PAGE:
NCAA News Archive - 2007

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Infractions case Ball State University

Oct 22, 2007 8:39:00 AM

The NCAA News

The NCAA Division I Committee on Infractions has penalized Ball State University for major violations in its athletics program, which included several student-athletes using nearly $27,000 in scholarship funds for books for other students through the university bookstore. The violations include a lack of institutional control, excessive financial aid and exceeding practice hour limitations.

Penalties for the violations include placing the university on probation for two years; reducing the number of football and men’s tennis scholarships; and reducing the maximum number of hours per week spent on countable athletically related activities for the softball team.

The case was resolved through the summary-disposition process rather than a formal hearing before the Committee on Infractions. Summary disposition is used when there is agreement among the university, the NCAA enforcement staff and involved parties regarding the facts of the case. The Committee on Infractions reviewed the agreement and the penalties recommended by the university.

From the 2003 spring semester through the 2004-05 academic year, 89 student-athletes in 10 sports impermissibly obtained a total value of $26,944 in textbooks through the book-loan program for scholarship student-athletes. The textbooks were obtained by the student-athletes for classes in which they were not enrolled or for classes in which student-athletes obtained multiple copies of the same book.

The violations resulted in the university exceeding its financial aid limits in football and men’s tennis for the 2004-05 academic year. Specifically, the football team exceeded its scholarship limit by three (for a total of 88) and men’s tennis exceeded its maximum equivalency limit by .02 (for a total of 4.52).

At the time the violations occurred, the university’s bookstore had a computerized system that placed a $1,000 per semester balance in the account of each student-athlete with a book scholarship. There was no system in place to check the class schedules of all student-athletes to ensure the books being obtained corresponded with the classes each student-athlete was taking. Receipts from the book store provided student-athletes with information on remaining account balances. Because of this, student-athletes whose class schedules did not require $1,000 worth of textbooks per semester realized they were able to use the remainder of their bookstore accounts to obtain books for friends and student-athletes who did not receive athletics aid.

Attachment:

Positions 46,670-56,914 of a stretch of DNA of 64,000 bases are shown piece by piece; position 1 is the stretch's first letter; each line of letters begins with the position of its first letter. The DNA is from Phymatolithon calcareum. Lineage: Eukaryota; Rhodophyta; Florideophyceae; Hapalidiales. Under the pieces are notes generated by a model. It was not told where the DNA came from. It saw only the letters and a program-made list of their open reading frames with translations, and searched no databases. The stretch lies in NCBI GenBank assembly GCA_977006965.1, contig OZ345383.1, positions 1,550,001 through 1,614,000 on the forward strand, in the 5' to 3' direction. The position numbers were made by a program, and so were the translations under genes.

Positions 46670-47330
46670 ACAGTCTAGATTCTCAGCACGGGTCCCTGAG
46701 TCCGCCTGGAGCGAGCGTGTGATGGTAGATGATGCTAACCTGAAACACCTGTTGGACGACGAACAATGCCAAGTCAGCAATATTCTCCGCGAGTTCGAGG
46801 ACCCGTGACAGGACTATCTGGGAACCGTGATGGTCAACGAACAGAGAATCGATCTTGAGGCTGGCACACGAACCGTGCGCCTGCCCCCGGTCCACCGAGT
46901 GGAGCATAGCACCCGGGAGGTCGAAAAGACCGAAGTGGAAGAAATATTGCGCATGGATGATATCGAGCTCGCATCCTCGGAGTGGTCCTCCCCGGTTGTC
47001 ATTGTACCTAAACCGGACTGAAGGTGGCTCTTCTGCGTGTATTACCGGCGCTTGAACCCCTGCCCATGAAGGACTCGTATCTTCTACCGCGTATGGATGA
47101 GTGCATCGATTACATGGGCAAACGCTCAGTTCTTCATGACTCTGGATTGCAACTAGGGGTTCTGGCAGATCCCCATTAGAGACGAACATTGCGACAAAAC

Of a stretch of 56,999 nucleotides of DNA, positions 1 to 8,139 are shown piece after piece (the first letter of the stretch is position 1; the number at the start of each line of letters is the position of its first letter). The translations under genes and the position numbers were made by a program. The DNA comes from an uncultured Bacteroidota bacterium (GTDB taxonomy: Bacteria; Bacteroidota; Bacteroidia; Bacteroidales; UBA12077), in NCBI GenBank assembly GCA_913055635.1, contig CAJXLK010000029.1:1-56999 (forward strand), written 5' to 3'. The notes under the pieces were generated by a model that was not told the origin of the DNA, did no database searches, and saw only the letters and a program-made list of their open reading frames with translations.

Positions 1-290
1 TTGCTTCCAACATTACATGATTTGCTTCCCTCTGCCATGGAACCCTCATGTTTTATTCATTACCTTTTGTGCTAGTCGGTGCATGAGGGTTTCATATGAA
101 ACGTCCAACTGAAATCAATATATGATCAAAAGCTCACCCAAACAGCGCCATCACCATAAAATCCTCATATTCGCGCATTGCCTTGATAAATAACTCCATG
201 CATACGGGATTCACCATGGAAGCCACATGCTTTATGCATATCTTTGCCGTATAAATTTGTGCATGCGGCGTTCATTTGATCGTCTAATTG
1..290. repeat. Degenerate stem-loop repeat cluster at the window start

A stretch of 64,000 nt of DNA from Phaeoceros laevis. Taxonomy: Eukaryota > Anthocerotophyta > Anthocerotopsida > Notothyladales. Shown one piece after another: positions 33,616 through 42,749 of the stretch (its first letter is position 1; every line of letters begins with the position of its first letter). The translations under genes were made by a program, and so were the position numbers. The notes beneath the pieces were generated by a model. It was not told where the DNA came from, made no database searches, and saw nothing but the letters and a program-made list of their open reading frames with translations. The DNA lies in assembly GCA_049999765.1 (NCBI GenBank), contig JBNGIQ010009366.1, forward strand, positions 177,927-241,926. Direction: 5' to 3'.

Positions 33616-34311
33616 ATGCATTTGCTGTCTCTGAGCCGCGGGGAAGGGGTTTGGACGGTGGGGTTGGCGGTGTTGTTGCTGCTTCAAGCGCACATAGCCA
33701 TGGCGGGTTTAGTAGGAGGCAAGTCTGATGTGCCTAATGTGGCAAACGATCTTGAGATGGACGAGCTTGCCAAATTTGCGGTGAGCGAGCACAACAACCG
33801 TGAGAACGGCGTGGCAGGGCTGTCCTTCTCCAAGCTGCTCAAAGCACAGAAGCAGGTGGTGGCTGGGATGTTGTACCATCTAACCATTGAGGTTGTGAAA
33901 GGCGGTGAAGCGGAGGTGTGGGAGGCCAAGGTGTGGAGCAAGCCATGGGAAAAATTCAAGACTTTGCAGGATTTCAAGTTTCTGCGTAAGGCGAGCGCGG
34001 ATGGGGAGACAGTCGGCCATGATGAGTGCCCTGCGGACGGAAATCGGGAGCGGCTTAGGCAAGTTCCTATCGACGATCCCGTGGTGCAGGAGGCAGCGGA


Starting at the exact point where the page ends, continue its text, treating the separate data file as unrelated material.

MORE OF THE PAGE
An NCAA enforcement staff investigation also found that from 1999 through 2006 the then-head softball coach and the university’s softball program failed to count student-athletes’ work at camps, clinics and program fund-raising events as mandatory athletically related activities. The program repeatedly exceeded daily and weekly practice hour limitations, failed to give student-athletes a required day off each week from athletically related activities, and conducted individual skill instruction sessions in violation of NCAA rules.

Student-athletes were required to work at about four camps or clinics per year for periods ranging from three to 11 hours on a single day. The hours worked by the student-athletes were not reported on daily countable athletically related log sheets or factored into weekly practice hours totals. This resulted in student-athletes exceeding their 20-hour weekly limit by one to seven hours.

In addition, student-athletes were routinely required to engage in athletically related activities — including the work at camps and clinics, weight training and practice — on a designated day off from such activities.

The investigation also discovered that the softball coaches routinely required student-athletes to participate in extra sessions of individual skill instruction, causing them to exceed the two-hour weekly limit placed on individual skill sessions as well as the eight-hour weekly limit placed on countable athletically related activities outside the playing season. The university’s compliance staff also detected a problem with the number of student-athletes participating in skill instruction simultaneously.

While this activity was corrected, the violation was not reported to the NCAA. Further, the university received information in exit interviews with student-athletes that these violations might be occurring; however, it failed to act on the information.